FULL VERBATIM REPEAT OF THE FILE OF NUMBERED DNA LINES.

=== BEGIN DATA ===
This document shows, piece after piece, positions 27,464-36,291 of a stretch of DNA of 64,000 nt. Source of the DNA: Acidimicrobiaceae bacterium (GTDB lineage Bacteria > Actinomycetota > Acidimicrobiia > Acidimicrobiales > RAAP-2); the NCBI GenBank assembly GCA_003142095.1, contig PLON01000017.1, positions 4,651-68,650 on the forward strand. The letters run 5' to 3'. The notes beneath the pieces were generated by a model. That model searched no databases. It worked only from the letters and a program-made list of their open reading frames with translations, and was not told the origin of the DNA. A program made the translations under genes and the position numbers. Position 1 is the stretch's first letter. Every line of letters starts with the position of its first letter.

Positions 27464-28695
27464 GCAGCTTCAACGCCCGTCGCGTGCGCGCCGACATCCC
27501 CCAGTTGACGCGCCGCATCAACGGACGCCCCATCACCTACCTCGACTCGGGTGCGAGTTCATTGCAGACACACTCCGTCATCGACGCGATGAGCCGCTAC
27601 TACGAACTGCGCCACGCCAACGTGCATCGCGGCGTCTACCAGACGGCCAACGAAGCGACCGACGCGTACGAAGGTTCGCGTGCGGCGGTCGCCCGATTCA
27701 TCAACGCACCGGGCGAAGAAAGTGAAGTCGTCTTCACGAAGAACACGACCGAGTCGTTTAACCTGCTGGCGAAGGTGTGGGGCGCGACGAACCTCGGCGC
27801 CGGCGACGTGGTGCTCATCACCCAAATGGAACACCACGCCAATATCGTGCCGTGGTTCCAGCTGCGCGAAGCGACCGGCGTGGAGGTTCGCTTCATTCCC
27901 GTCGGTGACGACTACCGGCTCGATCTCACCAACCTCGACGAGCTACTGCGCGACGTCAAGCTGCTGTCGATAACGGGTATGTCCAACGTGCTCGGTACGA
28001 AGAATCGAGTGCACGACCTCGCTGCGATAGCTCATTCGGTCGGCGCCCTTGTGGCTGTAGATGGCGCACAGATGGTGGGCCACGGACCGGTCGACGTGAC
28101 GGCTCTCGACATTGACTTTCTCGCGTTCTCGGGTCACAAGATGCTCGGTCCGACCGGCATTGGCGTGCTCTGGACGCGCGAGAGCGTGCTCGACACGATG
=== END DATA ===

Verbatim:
This document shows, piece after piece, positions 27,464-36,291 of a stretch of DNA of 64,000 nt. Source of the DNA: Acidimicrobiaceae bacterium (GTDB lineage Bacteria > Actinomycetota > Acidimicrobiia > Acidimicrobiales > RAAP-2); the NCBI GenBank assembly GCA_003142095.1, contig PLON01000017.1, positions 4,651-68,650 on the forward strand. The letters run 5' to 3'. The notes beneath the pieces were generated by a model. That model searched no databases. It worked only from the letters and a program-made list of their open reading frames with translations, and was not told the origin of the DNA. A program made the translations under genes and the position numbers. Position 1 is the stretch's first letter. Every line of letters starts with the position of its first letter.

Positions 27464-28695
27464 GCAGCTTCAACGCCCGTCGCGTGCGCGCCGACATCCC
27501 CCAGTTGACGCGCCGCATCAACGGACGCCCCATCACCTACCTCGACTCGGGTGCGAGTTCATTGCAGACACACTCCGTCATCGACGCGATGAGCCGCTAC
27601 TACGAACTGCGCCACGCCAACGTGCATCGCGGCGTCTACCAGACGGCCAACGAAGCGACCGACGCGTACGAAGGTTCGCGTGCGGCGGTCGCCCGATTCA
27701 TCAACGCACCGGGCGAAGAAAGTGAAGTCGTCTTCACGAAGAACACGACCGAGTCGTTTAACCTGCTGGCGAAGGTGTGGGGCGCGACGAACCTCGGCGC
27801 CGGCGACGTGGTGCTCATCACCCAAATGGAACACCACGCCAATATCGTGCCGTGGTTCCAGCTGCGCGAAGCGACCGGCGTGGAGGTTCGCTTCATTCCC
27901 GTCGGTGACGACTACCGGCTCGATCTCACCAACCTCGACGAGCTACTGCGCGACGTCAAGCTGCTGTCGATAACGGGTATGTCCAACGTGCTCGGTACGA
28001 AGAATCGAGTGCACGACCTCGCTGCGATAGCTCATTCGGTCGGCGCCCTTGTGGCTGTAGATGGCGCACAGATGGTGGGCCACGGACCGGTCGACGTGAC
28101 GGCTCTCGACATTGACTTTCTCGCGTTCTCGGGTCACAAGATGCTCGGTCCGACCGGCATTGGCGTGCTCTGGACGCGCGAGAGCGTGCTCGACACGATG